Opinion Pieces

2020 Summit – symbolism or substance?

Head of UOW’s School of Earth and Environmental Sciences PROFESSOR LESLEY HEAD was a delegate to the Federal Government’s 2020 Summit in Canberra in April.

Saturday morning, and for me the most powerful symbol of the opening plenary comes during the Governor-General’s welcome. Eschewing powerpoint, Major General Jeffery had a gloved attendant bring a steaming section of Antarctic ice core onto the stage. His message was that the unprecedented challenges of climate change and sustainability should pervade all our conversations during the weekend.

We assumed the ice core was the real thing, but I suppose it could have been carved by a Parliament House chef. Such was the mix of spin and substance through the weekend that you could never be quite sure. But like most participants I was happy to take the chance.

My theme, one of 10, was called Population, Sustainability, Climate Change, Water and the Future of our Cities. We were asked to think big, achievable and cheap. Easy! The group was energising, but our discussions were constantly torn between vision and practicality. The tight timeframe rewarded talking more than listening, assertion rather than justification, reaction rather than reflection. The value of brainstorming – diversity, messiness, creativity – was undermined by the drive for early consensus. The volunteer facilitator with the texta was the most powerful person in the room.

Many of our big ideas were not new, they have just never been implemented. How many times have people called for next generation investment in public transport infrastructure in Australian cities? (Big idea = Just Do It.) Small but useful ideas seemed not to have enough wow factor. Would the Prime Minister care to climate-proof one million low-income households? What about setting targets for urban greenery to help sequester carbon? The mill of discussion ground down to vital but not exactly sexy process and policy things – strategies, commissions, revised federal-state relations, audits, targets, new environmental currencies.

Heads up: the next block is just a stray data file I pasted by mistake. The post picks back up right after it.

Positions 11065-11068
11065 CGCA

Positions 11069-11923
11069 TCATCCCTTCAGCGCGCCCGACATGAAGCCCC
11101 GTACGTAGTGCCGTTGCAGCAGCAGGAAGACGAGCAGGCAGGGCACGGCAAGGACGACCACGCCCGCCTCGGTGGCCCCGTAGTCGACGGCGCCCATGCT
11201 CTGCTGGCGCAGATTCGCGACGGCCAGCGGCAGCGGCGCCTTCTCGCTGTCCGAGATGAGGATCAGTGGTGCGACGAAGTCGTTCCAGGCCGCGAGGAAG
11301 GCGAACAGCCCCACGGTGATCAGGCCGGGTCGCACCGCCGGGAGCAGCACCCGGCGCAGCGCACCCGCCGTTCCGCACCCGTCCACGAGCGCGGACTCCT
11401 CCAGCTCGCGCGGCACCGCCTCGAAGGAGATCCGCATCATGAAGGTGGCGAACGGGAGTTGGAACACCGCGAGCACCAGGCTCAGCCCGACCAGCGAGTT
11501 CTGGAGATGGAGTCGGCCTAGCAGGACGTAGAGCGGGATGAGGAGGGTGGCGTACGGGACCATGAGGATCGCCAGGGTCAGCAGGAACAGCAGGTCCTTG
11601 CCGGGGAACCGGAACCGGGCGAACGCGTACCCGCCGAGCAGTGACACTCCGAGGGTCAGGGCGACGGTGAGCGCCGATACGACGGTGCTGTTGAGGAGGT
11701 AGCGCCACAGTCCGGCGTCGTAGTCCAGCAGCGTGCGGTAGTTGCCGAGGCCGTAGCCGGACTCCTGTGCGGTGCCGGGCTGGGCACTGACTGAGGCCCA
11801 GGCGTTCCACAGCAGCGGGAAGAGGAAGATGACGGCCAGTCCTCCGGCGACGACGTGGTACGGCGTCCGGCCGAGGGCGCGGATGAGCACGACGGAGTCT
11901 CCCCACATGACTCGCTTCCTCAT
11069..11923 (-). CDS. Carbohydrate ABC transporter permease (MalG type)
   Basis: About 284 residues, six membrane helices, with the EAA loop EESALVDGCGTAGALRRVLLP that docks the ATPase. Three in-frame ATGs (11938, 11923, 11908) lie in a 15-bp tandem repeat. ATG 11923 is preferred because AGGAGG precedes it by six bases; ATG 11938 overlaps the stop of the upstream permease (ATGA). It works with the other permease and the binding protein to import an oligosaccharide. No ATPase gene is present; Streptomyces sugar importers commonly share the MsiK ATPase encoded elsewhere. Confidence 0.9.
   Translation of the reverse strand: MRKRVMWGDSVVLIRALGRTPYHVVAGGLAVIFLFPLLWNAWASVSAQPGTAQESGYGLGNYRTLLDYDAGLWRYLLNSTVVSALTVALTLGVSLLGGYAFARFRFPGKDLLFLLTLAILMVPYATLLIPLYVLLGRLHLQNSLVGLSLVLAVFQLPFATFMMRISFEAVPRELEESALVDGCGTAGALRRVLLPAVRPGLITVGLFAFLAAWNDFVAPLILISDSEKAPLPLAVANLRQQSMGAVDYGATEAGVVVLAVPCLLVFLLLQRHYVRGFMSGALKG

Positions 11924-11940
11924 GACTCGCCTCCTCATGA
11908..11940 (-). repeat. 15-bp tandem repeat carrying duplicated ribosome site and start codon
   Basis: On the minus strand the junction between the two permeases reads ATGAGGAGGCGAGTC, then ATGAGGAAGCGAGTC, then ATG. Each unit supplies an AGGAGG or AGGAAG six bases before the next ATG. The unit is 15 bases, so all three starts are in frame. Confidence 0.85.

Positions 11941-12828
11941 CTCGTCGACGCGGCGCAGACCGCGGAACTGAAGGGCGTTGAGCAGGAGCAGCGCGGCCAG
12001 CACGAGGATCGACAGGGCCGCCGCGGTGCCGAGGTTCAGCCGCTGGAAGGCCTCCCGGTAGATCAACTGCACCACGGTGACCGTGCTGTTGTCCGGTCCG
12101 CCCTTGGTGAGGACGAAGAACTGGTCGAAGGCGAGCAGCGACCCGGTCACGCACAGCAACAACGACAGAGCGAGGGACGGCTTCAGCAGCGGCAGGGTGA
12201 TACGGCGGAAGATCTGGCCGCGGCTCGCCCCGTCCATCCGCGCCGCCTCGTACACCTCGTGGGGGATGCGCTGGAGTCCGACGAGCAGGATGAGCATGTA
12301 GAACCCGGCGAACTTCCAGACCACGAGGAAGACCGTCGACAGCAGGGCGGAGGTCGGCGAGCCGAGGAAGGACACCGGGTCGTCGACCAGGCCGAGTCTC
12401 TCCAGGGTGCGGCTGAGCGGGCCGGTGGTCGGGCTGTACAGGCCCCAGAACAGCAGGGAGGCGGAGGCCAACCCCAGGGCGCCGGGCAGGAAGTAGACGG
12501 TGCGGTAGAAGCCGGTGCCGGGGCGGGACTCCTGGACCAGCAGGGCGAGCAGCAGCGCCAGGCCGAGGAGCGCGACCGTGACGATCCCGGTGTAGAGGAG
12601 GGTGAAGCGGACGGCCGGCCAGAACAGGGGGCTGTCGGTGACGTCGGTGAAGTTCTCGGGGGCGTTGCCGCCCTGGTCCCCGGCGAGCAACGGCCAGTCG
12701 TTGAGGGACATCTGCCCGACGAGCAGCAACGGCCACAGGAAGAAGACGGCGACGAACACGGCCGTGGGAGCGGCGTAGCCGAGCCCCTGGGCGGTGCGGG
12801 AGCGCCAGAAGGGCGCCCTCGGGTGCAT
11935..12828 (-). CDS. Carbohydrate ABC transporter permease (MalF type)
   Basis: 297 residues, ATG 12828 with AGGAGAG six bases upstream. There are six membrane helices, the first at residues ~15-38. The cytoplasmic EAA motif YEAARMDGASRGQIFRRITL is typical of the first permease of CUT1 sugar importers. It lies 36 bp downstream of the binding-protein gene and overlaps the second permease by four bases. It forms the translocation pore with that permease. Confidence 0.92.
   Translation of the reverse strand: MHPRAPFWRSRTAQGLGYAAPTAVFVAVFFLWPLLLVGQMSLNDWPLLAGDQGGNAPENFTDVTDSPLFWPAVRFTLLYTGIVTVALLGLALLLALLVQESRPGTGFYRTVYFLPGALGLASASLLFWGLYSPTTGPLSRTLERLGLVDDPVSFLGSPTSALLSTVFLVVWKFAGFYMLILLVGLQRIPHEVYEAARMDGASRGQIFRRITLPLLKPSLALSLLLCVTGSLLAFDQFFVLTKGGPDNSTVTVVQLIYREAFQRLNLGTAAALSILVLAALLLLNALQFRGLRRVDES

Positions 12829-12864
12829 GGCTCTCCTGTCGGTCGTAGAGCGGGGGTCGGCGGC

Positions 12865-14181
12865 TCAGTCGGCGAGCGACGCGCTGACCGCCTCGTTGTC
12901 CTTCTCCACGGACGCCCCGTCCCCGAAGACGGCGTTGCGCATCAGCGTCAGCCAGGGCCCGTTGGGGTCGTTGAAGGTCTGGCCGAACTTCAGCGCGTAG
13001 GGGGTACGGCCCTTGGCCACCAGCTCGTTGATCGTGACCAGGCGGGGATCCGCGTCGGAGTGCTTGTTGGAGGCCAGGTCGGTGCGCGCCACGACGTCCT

Saturday evening wrap-up. The bullet points are bland and we mope into our drinks in the big foyer under the flagpole. Can I go home and tell my kids that, not only did I not meet Hugh Jackman, but that we came up with a plan for action?

The bottom line is that the challenges of sustainability and climate change cannot be met by a single big idea or action. These are complex, wicked problems. Yet, if the ideas are not so new, the present time does offer an unprecedented window of societal momentum towards an environmental culture change.

Dinner, and Minister Penny Wong works the room. She picks up on the widespread desire not to go home empty-handed. We attack our task with renewed urgency, having seethed with frustration at the time wasted early Sunday morning on an ill-judged plenary for television. Somehow, a summary document emerges. If Australia can do half what’s in there we will be much better placed for the future than we are at the moment.

Several weeks on, and it’s back to normal life, for summit participants and politicians alike. The final report of the summit has come out and petrol prices have gone through the roof. I guess the PM didn’t like our idea about making cities car-unfriendly as he is wringing his hands over $1.60/litre, rather than embracing this as an opportunity to enhance non-car choices.

Like any cultural process, the 2020 Summit was a messy mixture of symbol and substance, conflict and contradiction, power and engagement. The same goes for sustainability - symbols are most likely to catalyse action when they are congruent with wider community attitudes and can be translated into relevant institutional processes.

Last reviewed: 26 May, 2014

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